Here is what Jillian Mercado had to share about being on THE L WORD: GENERATION Q as a proud Afro-Latina, Queer disabled woman.


(L-R): Rosanny Zayas as Sophie and Jillian Mercado as Maribel in THE L WORD: GENERATION Q “Love Shack”. Photo Credit: Liz Morris/SHOWTIME.

LOS ANGELES SENTINEL: You are Afro-Latina, correct? Dominican?


LAS: I live in a Spanish-speaking, Dominican household and my Spanish is horrible but it works.

JM: (laughing) I am sure it does.


LAS: CONGRATUTIONS on your expanded storyline this season. I think there is some kissy-kissy, love smooching coming your way. Am I wrong?

JM: (laughing) We are on the L Word honey. We. Are. On. The. L. Word.

LAS: Yasss, but I think that you are going to be the one to break a heart or two.

JM: I love it. I. Love. It. The storyline can go so many different ways. You know that Dominicans bring the drama in.

LAS: Do you guys even call it drama, isn’t it more like, it’s like Monday?

JM: (laughing) No. We call it waking up. I feel like we are the spice of life, you have to put some spice in it.

LAS: I agree. You have to spice it up. It’s THE L WORD: GENERATION Q. Let’s talk about being a disabled actress.

JM: Let’s do that.

LAS: The creators of the show don’t harp or focus on the fact she’s disabled.

JM: She’s written as a humanized person and it’s beautiful. A lot of people in the entertainment industy are fearful of humanizing people like myself.

LAS: That’s so sad. Why do you think that is?

JM: I don’t think that they know how to write about us which is valid, and I think the key message is about giving opportunities and giving people like myself a voice.

LAS. Yes, I agree.

JM: And the writers on the show have been very comfortable and open and have allowed me to be as authentic as I am in real life and to bring that to this character [immigration attorney Maribel Suarez]. It was a lot of meetings, there was a lot of conversations and there were so many times that our showrunner would ask — ‘would this happen in real life for you?’ — and [here, again] I was able to help make my character as authentic as possible because of the simple fact, that we all agree that there wasn’t [enough positive] representation as there should be with authentic stories, with people who live the life of having a physical disability like myself.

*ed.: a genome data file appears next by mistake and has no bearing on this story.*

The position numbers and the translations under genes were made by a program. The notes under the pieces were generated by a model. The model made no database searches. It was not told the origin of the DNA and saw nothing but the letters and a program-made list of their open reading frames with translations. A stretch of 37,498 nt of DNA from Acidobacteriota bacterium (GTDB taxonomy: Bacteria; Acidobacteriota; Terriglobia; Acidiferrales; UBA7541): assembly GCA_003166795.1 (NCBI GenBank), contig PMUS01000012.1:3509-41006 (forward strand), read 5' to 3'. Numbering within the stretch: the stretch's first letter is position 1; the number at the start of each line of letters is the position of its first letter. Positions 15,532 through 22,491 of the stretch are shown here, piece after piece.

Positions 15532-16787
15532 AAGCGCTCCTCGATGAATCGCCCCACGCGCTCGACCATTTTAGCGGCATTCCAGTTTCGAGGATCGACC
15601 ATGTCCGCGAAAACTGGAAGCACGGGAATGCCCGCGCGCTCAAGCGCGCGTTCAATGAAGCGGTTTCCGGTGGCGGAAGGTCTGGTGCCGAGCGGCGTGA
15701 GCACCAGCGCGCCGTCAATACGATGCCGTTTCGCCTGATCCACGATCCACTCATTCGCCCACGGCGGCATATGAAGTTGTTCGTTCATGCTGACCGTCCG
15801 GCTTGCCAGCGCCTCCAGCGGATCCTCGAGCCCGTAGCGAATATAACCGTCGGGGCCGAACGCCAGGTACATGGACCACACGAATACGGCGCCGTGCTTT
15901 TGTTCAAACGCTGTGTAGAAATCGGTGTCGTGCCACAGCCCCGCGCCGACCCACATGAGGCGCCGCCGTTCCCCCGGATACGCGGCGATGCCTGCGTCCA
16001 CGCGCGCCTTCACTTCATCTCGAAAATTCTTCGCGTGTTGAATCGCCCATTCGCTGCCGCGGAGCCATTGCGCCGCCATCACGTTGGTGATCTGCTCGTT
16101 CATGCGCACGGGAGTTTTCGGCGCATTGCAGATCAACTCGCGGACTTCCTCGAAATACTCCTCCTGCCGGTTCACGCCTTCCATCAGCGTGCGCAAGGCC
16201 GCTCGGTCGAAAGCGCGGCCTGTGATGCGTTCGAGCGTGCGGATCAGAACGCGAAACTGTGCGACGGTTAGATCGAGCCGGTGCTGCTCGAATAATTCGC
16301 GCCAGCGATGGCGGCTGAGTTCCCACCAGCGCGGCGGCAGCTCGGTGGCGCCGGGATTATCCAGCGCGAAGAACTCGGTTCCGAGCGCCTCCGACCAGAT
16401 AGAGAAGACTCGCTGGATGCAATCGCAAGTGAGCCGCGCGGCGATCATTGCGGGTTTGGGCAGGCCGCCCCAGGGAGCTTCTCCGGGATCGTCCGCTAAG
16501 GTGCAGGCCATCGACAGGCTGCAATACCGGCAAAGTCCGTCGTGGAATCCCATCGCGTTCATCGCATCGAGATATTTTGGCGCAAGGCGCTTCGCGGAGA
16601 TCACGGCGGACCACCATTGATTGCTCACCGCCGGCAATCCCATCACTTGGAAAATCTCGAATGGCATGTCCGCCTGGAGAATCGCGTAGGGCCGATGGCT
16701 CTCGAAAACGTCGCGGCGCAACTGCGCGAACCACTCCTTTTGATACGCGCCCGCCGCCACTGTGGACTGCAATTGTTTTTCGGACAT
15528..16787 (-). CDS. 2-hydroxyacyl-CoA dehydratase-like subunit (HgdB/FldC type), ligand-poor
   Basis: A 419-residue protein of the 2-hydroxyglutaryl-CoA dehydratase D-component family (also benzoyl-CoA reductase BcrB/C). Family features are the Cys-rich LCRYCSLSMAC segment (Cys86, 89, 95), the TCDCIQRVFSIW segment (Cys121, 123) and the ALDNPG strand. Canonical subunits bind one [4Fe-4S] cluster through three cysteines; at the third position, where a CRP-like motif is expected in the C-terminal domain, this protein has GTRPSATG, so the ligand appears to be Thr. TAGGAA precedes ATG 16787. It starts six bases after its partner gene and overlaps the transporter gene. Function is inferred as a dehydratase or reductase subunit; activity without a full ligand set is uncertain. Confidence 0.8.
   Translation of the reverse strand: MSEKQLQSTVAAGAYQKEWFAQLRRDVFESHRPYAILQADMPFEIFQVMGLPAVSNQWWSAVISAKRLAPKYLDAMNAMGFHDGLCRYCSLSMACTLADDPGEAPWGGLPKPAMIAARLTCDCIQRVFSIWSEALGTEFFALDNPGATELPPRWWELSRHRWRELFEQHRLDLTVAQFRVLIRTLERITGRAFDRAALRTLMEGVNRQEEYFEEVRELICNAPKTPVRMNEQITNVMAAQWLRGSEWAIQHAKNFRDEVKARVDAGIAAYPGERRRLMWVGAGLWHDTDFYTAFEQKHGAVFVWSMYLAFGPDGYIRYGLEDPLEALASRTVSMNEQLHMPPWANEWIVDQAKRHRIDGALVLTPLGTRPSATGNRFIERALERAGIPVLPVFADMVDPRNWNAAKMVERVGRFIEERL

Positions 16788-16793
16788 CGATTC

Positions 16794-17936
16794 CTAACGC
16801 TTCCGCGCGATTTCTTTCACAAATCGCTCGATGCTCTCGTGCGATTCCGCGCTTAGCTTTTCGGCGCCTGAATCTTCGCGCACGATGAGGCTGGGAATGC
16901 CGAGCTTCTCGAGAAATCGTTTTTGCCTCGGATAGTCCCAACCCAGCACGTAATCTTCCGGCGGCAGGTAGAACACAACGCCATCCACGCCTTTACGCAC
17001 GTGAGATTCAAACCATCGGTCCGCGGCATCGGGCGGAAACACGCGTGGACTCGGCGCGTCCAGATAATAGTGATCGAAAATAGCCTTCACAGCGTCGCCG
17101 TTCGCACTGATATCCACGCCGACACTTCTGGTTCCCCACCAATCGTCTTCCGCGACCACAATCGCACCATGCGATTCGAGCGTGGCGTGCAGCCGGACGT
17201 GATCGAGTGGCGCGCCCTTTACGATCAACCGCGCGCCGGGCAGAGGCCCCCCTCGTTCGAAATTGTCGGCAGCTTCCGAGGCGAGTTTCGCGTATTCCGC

LAS: That’s so vital. To be a role model, in a way.

JM: I am an advocate in the community, so it was important for me to show that on television because I have such a great opportunity to really rewrite the book of what it is to live a life like myself and to portray that on television. In my personal life, I don’t discuss my medical history. I’m dating and traveling and doing everything that a ‘quote – unquote – normal person does’ except that I ride around in my chair. I think that this industry has an obsession to try and make us feel less than.

LAS: Yikes!

JM: We [disabled actors] are always dying or always the help and wrapped around these really sad stories, and that’s not the life that I live. And so, it’s such a blessing and a useful opportunity that I have with being a part of THE L WORD: GENERATION Q.


(L-R): Leo Sheng as Micah Lee and Jillian Mercado as Maribel in THE L WORD: GENERATION Q ìLean On Meî. Photo Credit: Liz Morris/SHOWTIME.

To watch and share the trailer, go to: https://youtu.be/LAL3MZRqAzs.